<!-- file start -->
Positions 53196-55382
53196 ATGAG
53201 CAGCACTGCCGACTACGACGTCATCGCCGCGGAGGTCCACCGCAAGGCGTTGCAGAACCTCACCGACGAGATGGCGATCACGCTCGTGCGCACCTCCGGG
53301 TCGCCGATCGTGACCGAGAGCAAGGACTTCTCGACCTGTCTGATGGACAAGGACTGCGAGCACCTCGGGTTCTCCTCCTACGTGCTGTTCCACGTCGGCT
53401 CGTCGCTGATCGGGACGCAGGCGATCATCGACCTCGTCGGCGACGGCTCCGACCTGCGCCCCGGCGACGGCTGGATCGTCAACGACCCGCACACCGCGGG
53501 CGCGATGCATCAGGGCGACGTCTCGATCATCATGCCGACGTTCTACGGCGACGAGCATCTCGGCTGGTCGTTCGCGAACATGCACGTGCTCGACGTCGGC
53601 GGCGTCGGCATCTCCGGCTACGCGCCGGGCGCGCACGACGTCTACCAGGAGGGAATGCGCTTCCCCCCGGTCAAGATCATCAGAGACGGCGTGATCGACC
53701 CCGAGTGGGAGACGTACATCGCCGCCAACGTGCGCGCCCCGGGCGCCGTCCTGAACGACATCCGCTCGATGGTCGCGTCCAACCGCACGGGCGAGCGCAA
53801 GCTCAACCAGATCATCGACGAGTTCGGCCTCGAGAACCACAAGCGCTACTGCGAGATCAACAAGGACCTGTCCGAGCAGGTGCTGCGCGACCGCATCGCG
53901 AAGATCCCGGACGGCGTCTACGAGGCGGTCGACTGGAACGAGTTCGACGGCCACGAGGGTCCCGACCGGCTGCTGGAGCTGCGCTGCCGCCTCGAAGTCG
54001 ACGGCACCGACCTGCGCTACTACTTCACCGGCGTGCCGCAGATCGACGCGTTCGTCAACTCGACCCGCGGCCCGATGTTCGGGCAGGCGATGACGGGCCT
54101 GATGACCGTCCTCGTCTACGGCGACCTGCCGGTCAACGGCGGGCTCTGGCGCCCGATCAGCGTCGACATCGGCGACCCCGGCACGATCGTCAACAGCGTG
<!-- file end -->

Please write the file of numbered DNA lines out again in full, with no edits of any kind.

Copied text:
Positions 53196-55382
53196 ATGAG
53201 CAGCACTGCCGACTACGACGTCATCGCCGCGGAGGTCCACCGCAAGGCGTTGCAGAACCTCACCGACGAGATGGCGATCACGCTCGTGCGCACCTCCGGG
53301 TCGCCGATCGTGACCGAGAGCAAGGACTTCTCGACCTGTCTGATGGACAAGGACTGCGAGCACCTCGGGTTCTCCTCCTACGTGCTGTTCCACGTCGGCT
53401 CGTCGCTGATCGGGACGCAGGCGATCATCGACCTCGTCGGCGACGGCTCCGACCTGCGCCCCGGCGACGGCTGGATCGTCAACGACCCGCACACCGCGGG
53501 CGCGATGCATCAGGGCGACGTCTCGATCATCATGCCGACGTTCTACGGCGACGAGCATCTCGGCTGGTCGTTCGCGAACATGCACGTGCTCGACGTCGGC
53601 GGCGTCGGCATCTCCGGCTACGCGCCGGGCGCGCACGACGTCTACCAGGAGGGAATGCGCTTCCCCCCGGTCAAGATCATCAGAGACGGCGTGATCGACC
53701 CCGAGTGGGAGACGTACATCGCCGCCAACGTGCGCGCCCCGGGCGCCGTCCTGAACGACATCCGCTCGATGGTCGCGTCCAACCGCACGGGCGAGCGCAA
53801 GCTCAACCAGATCATCGACGAGTTCGGCCTCGAGAACCACAAGCGCTACTGCGAGATCAACAAGGACCTGTCCGAGCAGGTGCTGCGCGACCGCATCGCG
53901 AAGATCCCGGACGGCGTCTACGAGGCGGTCGACTGGAACGAGTTCGACGGCCACGAGGGTCCCGACCGGCTGCTGGAGCTGCGCTGCCGCCTCGAAGTCG
54001 ACGGCACCGACCTGCGCTACTACTTCACCGGCGTGCCGCAGATCGACGCGTTCGTCAACTCGACCCGCGGCCCGATGTTCGGGCAGGCGATGACGGGCCT
54101 GATGACCGTCCTCGTCTACGGCGACCTGCCGGTCAACGGCGGGCTCTGGCGCCCGATCAGCGTCGACATCGGCGACCCCGGCACGATCGTCAACAGCGTG